Carl Cronenberg, explorer of deaf culture, dies at age 92


Carl Croneberg, a deaf Swedish immigrant who helped write the first comprehensive dictionary of American Sign Language and was the first to outline the idea of ​​Deaf culture as a distinct part of society and worth studying, died on August 11. . He was 92.

His death was announced by Gallaudet University in Washington, DC, the only university for the hard of hearing in the United States, where he graduated and spent his entire career. The university did not specify the cause or say where he died.

Mr. Croneberg was a new member of the Gallaudet faculty when linguist William C. Stokoe Jr. in 1957, himself recently arrived on campus, recruited him for his new Linguistics Research Laboratory. Until the late 1950s, many linguists had dismissed sign language as a poor substitute for spoken language, a rigid, imprecise system of gestures that left no room for nuance.

dr. Stokoe, hearing, believed otherwise, though he had gone to Gallaudet with no prior training in sign language and no real exposure to a deaf community — his specialty was Middle English.

Still, it didn’t take long for him to confirm his suspicion. During a crash course in American Sign Language, he noticed that the gestures he learned in class were sometimes different from what his students used among themselves.

The difference, he was told, was slang – and in that difference he saw ASL’s ability to be as broad as spoken language. dr. Stokoe focused on developing a script and from there a dictionary. But for that he needed colleagues with native language experience.

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He chose Mr. Croneberg and a second colleague, Dorothy Casterline, both young instructors at Gallaudet, not only because of their intelligence, but also because they were, in a sense, outsiders: Mr. Croneberg grew up in Sweden, Ms. Casterline in Hawaii.

That made it possible for them to both analyze the language in a way that Dr. Stokoe had no access to it, as to examine its use with a certain detachment.

Mr Croneberg’s assignment was to assess how deaf people use sign language in everyday life and across the country. He traveled through New England and the South, interviewing deaf residents and conducting ethnographic research, focusing on how language affected their lives.

What he found may not have surprised his subjects, but it surprised other linguists. He identified significant regional differences; for example, the sign for cheese was different in Washington, DC, and Virginia. Catholics and Protestants had different words for the same religious objects. And he found different dialects among old and young, and between black and white.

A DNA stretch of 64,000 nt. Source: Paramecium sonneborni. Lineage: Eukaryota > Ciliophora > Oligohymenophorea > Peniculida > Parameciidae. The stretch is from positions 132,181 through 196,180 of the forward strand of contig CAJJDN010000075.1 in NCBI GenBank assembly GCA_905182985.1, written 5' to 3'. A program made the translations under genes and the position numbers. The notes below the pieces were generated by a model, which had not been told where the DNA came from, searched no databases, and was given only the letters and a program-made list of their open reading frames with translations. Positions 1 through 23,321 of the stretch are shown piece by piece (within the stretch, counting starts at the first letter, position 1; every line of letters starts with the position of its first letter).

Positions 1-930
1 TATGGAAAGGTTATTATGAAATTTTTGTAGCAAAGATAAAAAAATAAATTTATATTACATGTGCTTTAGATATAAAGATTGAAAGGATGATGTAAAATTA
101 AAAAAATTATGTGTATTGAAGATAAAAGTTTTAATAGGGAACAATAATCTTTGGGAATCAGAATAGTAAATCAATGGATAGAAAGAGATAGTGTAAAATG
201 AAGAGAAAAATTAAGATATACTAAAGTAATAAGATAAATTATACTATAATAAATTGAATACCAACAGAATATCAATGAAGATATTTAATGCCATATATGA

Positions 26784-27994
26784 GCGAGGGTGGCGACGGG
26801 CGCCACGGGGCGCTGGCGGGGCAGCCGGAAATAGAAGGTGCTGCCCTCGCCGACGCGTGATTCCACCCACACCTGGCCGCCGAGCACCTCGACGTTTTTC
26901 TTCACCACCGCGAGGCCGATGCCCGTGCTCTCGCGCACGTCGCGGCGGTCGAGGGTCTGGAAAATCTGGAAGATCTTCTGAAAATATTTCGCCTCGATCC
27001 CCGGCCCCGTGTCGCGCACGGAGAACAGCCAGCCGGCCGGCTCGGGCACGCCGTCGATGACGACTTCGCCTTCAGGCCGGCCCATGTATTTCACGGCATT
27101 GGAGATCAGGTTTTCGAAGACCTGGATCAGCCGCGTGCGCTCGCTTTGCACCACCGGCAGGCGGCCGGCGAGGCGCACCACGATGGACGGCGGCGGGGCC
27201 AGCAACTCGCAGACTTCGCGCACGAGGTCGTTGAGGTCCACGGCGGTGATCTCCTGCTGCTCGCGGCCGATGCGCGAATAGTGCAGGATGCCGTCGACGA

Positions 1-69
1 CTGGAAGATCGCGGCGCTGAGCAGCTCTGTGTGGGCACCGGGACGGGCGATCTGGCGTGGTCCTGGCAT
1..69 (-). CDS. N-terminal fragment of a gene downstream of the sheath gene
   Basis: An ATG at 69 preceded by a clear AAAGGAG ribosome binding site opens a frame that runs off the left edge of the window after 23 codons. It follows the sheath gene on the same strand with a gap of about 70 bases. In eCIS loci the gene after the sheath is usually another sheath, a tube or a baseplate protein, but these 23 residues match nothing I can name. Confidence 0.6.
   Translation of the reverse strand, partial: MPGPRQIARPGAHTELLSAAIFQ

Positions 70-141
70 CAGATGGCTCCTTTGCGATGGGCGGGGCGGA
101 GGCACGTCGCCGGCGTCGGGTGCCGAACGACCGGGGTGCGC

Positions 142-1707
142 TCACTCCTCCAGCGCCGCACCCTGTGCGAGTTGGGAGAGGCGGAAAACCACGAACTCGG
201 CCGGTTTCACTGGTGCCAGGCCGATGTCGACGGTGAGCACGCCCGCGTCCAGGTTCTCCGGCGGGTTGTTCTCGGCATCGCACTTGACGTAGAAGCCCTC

“The community of Deaf people using sign language and having more or less frequent social contact with each other extends across North America,” he wrote. “But the whole thing breaks down into local and regional groups that can be mapped geographically.”

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mr. Croneberg published his results as two appendices to “A Dictionary of American Sign Language on Linguistic Principles” (1965), which he co-authored with Dr. Stokoe and Ms. Casterline wrote, and it became a seminal text among deaf scholars.

“Stokoe couldn’t have done the job without his colleagues, Carl and Dorothy,” Pamela Wright, who teaches linguistics at Gallaudet, said in an email. “It was a perfect blend of skills that came together to study ASL as an authentic language. Stokoe knew no signs, he was still learning, and Carl and Dorothy were his connections to the community.”

As a linguist, Mr. Coneberg saw American Sign Language as the core of what he termed “Deaf culture,” a term that later generations of researchers have built in across an entire field. And he was one of the first to outline Black American Sign Language as a distinct dialect.

In recognition of their contributions, Gallaudet awarded honorary doctorates to Mr. Croneberg and Ms. Casterline in May 2022.

“Deaf scholars like those before us today enjoy opportunities for a better life thanks to the painstaking research conducted by Mr. Croneberg and his colleagues in the 1950s and early 1960s,” the university said in announcing the awards.

Carl Gustav Arvid Olof Croneberg was born on April 26, 1930 in Norrbacka, a small town about 48 kilometers northeast of Stockholm. Deaf from birth, he was sent by his parents to a specialized school where, in addition to learning Swedish sign language in class, he taught himself English and German through a correspondence school.

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A chance meeting with Leonard M. Elstad, the president of Gallaudet, who was traveling through Europe, convinced Mr. Croneberg to come to America to study at university, according to research by Carey Ballard, a doctoral student of linguistics at Boston University. Mr. Coneberg arrived in 1951 and graduated four years later with a degree in English.

He was immediately hired as a junior faculty member while graduating from the nearby Catholic University of America. He received a master’s degree in English there in 1959, but despite high grades and the strong recommendation of Dr. Stokoe, he was not accepted into the university’s doctoral program in anthropology because the director thought it would be too difficult for a deaf person.

He continued to teach English at Gallaudet and in time became an inspiration to a new generation of Deaf Studies linguists and scholars who created programs and departments at Boston University; California State University, Northridge; and other institutions.

Mr Croneberg retired in 1986. The survivors include his wife, Eleanor (Wetzel) Croneberg, and his daughter, Lisa Croneberg.

The post Carl Croneberg, Explorer of Deaf Culture, Dies at 92 appeared first on New York Times.